On Faith: America's most Christian ruler
I want to tell you the story of perhaps the most devout Christian ruler this country has ever known. This man was a faithful husband for 57 years.
Such a practice would have been unheard of in his day when rulers frequently had multiple mistresses. He rarely missed Sunday church services. As explained in a Christianity Today article by Tyler Streckert, he was known to have devotional time of both prayer and Bible study nearly every day, both morning and night. He was a dedicated father in seeing his highest calling to be raising his children in the faith. He exhibited the highest degree of patience even as his children would frequently disappoint him.
This ruler believed the most important part of his office was rejecting the profane and modeling character. He was the rare leader to speak of the need to honestly and openly admit his faults before his constituents.
Possessing a devout faith was well-known to be the way to gain favor with this ruler. He possessed a tolerance for his day toward minority religious groups.
This ruler was not without opponents. Constituents would get mad at him for showing understanding toward "merciless Indian savages" within the Midwest in what would come to be known as the Declaration of Independence.
America's most Christian ruler is arguably King George III of Great Britain.
In fact, George's most outspoken opponents included men like Thomas Jefferson, who rewrote his version of the Bible, taking out all parts that he found offensive. If the American Revolution was a contest over commitment to the scriptures between King George III and many of the Deist founding fathers, few could argue against the superior faith of King George III.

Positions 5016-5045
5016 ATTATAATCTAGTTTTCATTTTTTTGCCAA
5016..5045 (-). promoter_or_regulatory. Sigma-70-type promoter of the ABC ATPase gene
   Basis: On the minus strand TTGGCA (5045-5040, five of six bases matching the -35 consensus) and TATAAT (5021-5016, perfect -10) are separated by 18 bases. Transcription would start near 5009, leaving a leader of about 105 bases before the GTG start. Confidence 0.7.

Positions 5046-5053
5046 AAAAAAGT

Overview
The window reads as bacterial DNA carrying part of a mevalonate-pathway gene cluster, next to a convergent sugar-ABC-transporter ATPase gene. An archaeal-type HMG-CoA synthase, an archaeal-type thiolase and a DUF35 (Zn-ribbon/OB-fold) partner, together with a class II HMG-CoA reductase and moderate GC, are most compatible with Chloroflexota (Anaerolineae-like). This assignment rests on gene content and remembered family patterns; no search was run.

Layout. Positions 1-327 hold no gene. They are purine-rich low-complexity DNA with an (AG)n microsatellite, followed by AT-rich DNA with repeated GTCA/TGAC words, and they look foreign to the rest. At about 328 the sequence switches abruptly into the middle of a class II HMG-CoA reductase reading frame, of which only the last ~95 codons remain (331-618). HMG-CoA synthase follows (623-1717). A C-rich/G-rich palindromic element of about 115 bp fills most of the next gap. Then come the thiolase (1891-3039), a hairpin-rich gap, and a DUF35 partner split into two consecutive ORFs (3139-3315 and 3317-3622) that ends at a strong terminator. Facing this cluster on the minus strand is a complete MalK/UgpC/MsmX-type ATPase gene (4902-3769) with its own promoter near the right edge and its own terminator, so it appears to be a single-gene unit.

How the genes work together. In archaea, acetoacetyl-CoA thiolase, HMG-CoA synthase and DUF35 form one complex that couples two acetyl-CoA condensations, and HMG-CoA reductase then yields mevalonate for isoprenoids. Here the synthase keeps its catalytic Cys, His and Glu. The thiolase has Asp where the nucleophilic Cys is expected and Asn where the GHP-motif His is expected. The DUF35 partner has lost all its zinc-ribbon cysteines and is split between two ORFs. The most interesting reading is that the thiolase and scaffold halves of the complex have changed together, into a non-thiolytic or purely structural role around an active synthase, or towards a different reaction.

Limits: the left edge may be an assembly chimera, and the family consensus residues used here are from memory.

As I reflect on the Life of King George III, perhaps this teaches us something about the intersection of faith and politics. How the best Christians don't always make the best political leaders.
During the life of Martin Luther, his native Germany lived in fear of attack of the Ottoman Empire after previously successful sieges upon Hungary and Austria. Luther had a very interesting opinion regarding a potential attack by a Muslim nation.
Luther believed that any battles should be fought for the defense of the neighbor, rather than seeking to advance any unique "holy" cause. Luther is in fact often attributed with declaring that "I would rather be ruled by a wise Turk than by a foolish Christian."
While Luther probably didn't say these exact words, this doesn't mean that such words don't contain a degree of wisdom.
I get nervous when I hear politicians cite the scriptures as a defense of their positions. While I do not doubt that the politicians or fellow Christians believe they are faithful, such practice can very easily promote human instinct to make God in our own image.
I'll hear scripture cited across the political aisle far outside the author's original context. There is truth in the saying that the scriptures can be used to justify about anything if you don't take them seriously.
My point is not that Christians should not get involved with politics. Christians play a role by their citizenry. John Locke who was a tremendous influence on the founding fathers of this nation described the Christian role in politics being sorted out in worldly terms through the use of common reason.
Working through complex and nuanced issues isn't always natural for us to do in a social media-obsessed world. Citing Bible verses as an attempt to end legitimate debate in all likelihood will not lead to the best public policy.
I place tremendous value on the role of the Christian scriptures. I would like to see them used for their greatest purpose as a source of hope and comfort centered on Jesus Christ in the confusing, turbulent world in which we continually live.
If I need a role model to do this, I can always look to King George III.
Pastor Stew Carlson serves at Sychar Lutheran in Silver Bay.